Who do you believe? What sources can you trust? Is the media part of the problem as Stewart suggested? In the end, the choice is ours—we can choose to change the channel, pick a specific newspaper or click on one link instead of another. Ratings, subscriptions and number of views are the name of the game and to invoke the words of Captain Planet who was also in attendance at the rally, “the power is yours.”
What Happens Next?
That appears to be the big question looming on peoples’ minds—so now what? Stewart and Colbert shined a light on very ugly problems, but rather than lay out a 10-point plan, empowered people to make their own stand when it comes to our country’s future.
In light of the mid-term elections taking place today, it’s anybody’s guess whether or not this rally will impact peoples’ decision to vote in the short term. Patrick, another enthusiastic rally attendee who is a Millennial as well noted, “It seems like the right has a lot of energy and fervor going into the mid-term elections. This rally seems like a response to a lot of the hysteria being drummed up...” I guess we’ll just have to wait and see if Stewart and Colbert’s efforts will have a ripple effect or not in voting booths across America.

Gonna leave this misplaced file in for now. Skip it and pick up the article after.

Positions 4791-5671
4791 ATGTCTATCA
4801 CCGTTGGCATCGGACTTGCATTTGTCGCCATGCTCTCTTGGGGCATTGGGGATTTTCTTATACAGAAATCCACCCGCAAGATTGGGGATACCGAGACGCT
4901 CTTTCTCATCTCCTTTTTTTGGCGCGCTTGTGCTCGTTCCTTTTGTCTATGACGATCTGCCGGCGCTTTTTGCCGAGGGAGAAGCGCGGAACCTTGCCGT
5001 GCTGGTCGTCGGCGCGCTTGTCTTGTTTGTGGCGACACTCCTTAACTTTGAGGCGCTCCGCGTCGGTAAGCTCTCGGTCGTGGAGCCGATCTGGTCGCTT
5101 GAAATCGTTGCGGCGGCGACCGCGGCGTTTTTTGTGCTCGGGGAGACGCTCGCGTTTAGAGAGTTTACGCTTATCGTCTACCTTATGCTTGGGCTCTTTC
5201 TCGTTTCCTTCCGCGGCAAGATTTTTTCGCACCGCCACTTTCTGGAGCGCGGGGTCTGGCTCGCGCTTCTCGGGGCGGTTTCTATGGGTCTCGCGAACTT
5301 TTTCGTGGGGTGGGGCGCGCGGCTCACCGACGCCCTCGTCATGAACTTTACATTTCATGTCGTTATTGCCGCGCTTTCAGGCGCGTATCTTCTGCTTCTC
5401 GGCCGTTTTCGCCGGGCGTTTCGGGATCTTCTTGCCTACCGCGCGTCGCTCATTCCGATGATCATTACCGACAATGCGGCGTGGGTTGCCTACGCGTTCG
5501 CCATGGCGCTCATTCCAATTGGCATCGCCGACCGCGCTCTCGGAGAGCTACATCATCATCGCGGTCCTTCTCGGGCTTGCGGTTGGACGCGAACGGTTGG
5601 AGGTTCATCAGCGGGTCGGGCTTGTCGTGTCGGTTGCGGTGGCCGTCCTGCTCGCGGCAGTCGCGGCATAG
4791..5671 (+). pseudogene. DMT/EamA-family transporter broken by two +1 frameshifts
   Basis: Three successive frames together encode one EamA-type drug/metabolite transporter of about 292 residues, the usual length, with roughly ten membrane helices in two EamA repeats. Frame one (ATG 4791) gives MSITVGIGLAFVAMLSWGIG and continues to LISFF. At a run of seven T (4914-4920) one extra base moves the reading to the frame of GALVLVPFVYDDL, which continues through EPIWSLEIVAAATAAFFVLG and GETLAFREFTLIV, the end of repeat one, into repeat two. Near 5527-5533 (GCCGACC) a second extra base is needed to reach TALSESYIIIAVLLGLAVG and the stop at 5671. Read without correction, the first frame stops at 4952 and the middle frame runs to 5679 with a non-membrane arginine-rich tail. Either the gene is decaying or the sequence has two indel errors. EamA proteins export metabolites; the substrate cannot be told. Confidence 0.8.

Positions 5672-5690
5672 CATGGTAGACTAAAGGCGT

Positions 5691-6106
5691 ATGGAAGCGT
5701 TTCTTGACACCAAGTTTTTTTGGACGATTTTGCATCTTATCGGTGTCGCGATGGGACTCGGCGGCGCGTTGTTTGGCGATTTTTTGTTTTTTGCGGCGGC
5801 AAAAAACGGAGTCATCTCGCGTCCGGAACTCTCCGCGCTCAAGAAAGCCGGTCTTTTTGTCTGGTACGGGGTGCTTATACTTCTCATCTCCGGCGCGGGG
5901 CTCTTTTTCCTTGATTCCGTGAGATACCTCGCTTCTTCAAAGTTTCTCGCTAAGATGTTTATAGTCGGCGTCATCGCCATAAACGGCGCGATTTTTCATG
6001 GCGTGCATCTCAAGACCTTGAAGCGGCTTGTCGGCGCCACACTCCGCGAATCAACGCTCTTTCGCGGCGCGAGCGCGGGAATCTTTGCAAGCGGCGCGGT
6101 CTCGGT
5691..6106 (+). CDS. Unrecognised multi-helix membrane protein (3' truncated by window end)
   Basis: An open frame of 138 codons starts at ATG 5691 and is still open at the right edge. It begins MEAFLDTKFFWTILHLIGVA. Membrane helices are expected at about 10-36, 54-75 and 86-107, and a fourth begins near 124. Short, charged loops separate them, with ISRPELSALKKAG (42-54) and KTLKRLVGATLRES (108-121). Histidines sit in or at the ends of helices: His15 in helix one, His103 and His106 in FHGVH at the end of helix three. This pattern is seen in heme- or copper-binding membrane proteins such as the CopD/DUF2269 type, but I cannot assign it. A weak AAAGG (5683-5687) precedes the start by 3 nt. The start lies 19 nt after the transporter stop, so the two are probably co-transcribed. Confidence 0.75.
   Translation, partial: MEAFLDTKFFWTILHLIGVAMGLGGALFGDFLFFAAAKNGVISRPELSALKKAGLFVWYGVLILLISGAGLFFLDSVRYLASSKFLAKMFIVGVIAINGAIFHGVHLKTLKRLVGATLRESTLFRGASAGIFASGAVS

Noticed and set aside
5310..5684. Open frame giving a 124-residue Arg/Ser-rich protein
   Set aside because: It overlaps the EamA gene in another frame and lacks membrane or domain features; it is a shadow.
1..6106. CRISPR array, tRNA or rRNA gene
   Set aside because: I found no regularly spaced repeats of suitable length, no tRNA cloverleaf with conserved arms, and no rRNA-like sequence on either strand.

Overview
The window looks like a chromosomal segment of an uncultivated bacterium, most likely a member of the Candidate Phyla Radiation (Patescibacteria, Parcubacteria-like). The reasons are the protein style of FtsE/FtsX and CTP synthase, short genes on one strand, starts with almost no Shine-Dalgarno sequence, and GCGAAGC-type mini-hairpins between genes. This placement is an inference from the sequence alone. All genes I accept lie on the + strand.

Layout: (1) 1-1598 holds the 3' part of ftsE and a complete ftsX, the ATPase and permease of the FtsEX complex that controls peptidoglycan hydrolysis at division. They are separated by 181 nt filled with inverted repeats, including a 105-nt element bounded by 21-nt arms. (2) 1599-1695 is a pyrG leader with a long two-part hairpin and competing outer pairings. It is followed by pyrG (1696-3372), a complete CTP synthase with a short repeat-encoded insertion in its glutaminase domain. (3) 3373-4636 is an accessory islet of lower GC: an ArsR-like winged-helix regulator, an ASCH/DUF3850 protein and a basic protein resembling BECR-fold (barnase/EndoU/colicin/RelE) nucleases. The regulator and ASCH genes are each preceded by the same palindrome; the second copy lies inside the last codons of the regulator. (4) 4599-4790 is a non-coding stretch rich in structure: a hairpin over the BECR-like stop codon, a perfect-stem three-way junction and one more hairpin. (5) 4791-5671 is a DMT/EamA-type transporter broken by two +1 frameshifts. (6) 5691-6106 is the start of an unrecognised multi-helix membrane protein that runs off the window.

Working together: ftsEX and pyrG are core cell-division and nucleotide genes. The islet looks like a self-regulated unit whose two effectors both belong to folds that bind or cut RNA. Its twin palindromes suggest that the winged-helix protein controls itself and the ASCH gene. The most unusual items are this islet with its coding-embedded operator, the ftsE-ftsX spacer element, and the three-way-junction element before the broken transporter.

As for the longer-term impact of the rally, Erica reflected, “I think civic dialogue has been lost to the vocal minority and the media. I'm not sure if the rally itself will do much to impact the younger generation, but if anything, I think it will motivate the young people who are sympathetic to Jon Stewart's message to be more confident—but not louder—in the face of disagreement from others.” At the end of the day all we can ask for is that we agree to disagree rather than be uncivil. It is clear by the overwhelming attendance and positive word of mouth about the rally that there is something to all of this. I dare say it is perhaps a movement in the making.